What's also interesting is that as 8w7's, 5 would be the natural progression for both highlander and myself, that is if we're really 8w7's.
    You can be who ever the hell you want to be. The map is not the territory.
    What if everything's an illusion and nothing exists? In that case, I definitely overpaid for my carpet. - Woody Allen

  7. #77
    nee andante bechimo's Avatar
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    Quote Originally Posted by Jaguar View Post
    Q: "I was talking with some Enneagram friends recently, and they were saying that they disagreed with your idea that we only go to the "high end" of the type in our Direction of Integration, and that we only go to the "low end" of the type in our Direction of Disintegration. I told them that this was not your view, and that you had a more complete theory. I know that you taught about this at the Part I Training, but I could still use some clarification. How can I explain this to my friends?"Full article is here:

    http://www.enneagraminstitute.com/ar...NArtLevels.asp
    They should clarify this in their theory, rather than in response to a specific question. But I still don't agree with their analysis of these movements being lateral.

    So to summarize, our type's movement in either direction is usual lateral—that is, at the same Level as our basic type—rather than up or down. Our personalities have access to the entire range of the types in both directions, although the ways and circumstances in which these different qualities will manifest is specific.
    They claim that it's too foreign to try to integrate these lateral movements but claim that their "move in the direction of integration" aka for an 8, a 2 is more natural. For myself, this is how many piles of inaccuracies. A 2 movement defies Fi.

  8. #78
    nee andante bechimo's Avatar
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    Quote Originally Posted by Onceajoan View Post
    You can be who ever the hell you want to be. The map is not the territory.
    Why thank-you. I appreciate the permission.

  9. #79
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    Quote Originally Posted by Onceajoan View Post
    However, Fives tend to be passive aggressive. Never in your face, as a rule. Fives can be overtly aggressive, but only when pushed to the brink. Fives protect themselves by creating their own space both physically and psychology to create boundaries that no one can trespass unless given permission. I would never say that a Five communicates directly.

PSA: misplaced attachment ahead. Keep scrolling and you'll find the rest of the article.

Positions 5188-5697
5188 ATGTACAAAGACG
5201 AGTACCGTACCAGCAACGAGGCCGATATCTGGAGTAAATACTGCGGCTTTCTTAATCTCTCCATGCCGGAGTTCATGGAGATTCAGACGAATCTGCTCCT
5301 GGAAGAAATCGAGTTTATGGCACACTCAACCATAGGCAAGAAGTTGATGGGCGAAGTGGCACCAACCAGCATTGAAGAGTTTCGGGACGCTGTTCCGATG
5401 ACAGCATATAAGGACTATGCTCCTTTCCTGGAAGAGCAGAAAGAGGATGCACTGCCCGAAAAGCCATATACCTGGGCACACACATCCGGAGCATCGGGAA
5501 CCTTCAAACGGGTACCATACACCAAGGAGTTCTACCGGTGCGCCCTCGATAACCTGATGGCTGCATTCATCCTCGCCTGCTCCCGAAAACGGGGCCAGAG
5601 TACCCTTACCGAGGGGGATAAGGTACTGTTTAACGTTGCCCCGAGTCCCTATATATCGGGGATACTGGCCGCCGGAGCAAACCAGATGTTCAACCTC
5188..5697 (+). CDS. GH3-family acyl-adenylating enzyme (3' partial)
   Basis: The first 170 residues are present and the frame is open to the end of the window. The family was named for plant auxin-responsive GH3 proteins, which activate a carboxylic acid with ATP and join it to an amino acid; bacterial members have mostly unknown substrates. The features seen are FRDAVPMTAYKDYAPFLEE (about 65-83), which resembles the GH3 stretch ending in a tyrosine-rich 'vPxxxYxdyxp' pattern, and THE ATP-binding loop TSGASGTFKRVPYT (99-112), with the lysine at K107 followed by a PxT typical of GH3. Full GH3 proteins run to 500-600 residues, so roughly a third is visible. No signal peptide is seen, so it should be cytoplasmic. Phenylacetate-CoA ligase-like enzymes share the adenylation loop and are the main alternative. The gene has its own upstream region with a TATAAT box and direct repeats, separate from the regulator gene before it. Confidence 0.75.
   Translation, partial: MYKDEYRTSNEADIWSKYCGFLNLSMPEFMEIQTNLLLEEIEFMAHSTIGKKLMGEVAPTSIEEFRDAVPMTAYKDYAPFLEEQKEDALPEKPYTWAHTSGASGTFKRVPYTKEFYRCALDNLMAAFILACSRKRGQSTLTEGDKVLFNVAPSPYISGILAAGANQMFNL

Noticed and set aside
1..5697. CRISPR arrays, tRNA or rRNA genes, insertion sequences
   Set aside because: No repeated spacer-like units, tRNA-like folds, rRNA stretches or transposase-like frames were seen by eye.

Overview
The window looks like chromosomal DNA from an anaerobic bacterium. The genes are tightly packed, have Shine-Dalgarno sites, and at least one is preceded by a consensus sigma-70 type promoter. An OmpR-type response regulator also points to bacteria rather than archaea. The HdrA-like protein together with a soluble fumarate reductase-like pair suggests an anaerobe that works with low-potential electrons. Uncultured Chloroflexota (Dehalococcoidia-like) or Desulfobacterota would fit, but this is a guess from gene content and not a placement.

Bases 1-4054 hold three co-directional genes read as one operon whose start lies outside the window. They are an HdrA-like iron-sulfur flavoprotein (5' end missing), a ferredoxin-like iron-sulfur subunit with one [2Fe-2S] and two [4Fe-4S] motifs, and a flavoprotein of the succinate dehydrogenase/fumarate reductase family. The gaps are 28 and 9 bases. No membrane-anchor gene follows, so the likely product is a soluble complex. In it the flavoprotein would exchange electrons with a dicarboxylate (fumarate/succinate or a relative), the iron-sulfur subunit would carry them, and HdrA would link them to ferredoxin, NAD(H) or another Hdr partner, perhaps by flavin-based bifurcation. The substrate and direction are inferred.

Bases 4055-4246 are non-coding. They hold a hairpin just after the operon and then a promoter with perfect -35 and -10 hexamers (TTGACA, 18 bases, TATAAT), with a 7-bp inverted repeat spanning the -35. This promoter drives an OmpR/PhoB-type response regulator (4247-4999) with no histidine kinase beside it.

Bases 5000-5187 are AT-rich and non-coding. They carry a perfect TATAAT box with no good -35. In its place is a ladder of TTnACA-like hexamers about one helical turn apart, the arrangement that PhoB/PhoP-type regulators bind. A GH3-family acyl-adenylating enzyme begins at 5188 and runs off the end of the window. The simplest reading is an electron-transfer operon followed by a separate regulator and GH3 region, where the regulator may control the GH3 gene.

Very true. Yet, I would think it would be rather hard for an Eight to see themselves as a Five unless that Eight considers themselves to be a hermit and an intellectual. Eights are aggressive and out there - Fives are just "out there" - spacey.

    Yep. Gotta be careful with those SX subtypes. It can make things a bit more confusing - but not too much.

    Probably best question for determining whether you are Five or Eight - Do you ever feel spacey and "out of your body" or do you feel grounded most of the time?
    This post demonstrates exactly why I think the enneagram system is a bit inferior to MBTI (at least in my case).

    I'm a more-extroverted-than-normal INTJ, you could very well call me an xNTJ, but I am, if I had to choose one, an introvert.

    I also have come to believe that I'm an enneagram 5, although I thought I was an 8w9 to begin with.

    I came out Sx/So on a test, but I don't know whether to believe it; I probably am Sx, though, just not sure about Sx/Sp or Sx/So.

    And see, I'd say I can be "spacey" or "in your face", depending on whether I'm extroverting or introverting more.

    It's not an issue of being spacey and not being able to be in your face; it's an issue of which one I happen to be at any one time (whether by choice, or not).

    I might tend to be more spacey than in your face, but it's not just one or the other; it often comes down to a choice as to which style will accomplish my goals.

    If I wanna contemplate all the different perspectives of a matter, I'll use more Ni; if I wanna get in your face to get something done, I'll use more Te.

    MBTI provides a very clear and simple language for this; enneagram seems to create a bit too much of a false dichotomy, imo.

    Also, with regards to the bolded: I can be a very direct communicator: once again, it's all about the extent to which I'm utilizing Te...

  10. #80
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    Quote Originally Posted by Metaphor View Post
    Why thank-you. I appreciate the permission.
    *Laughs at enneagram-8-style response*

    *Wonders if Highlander finally realizes the difference*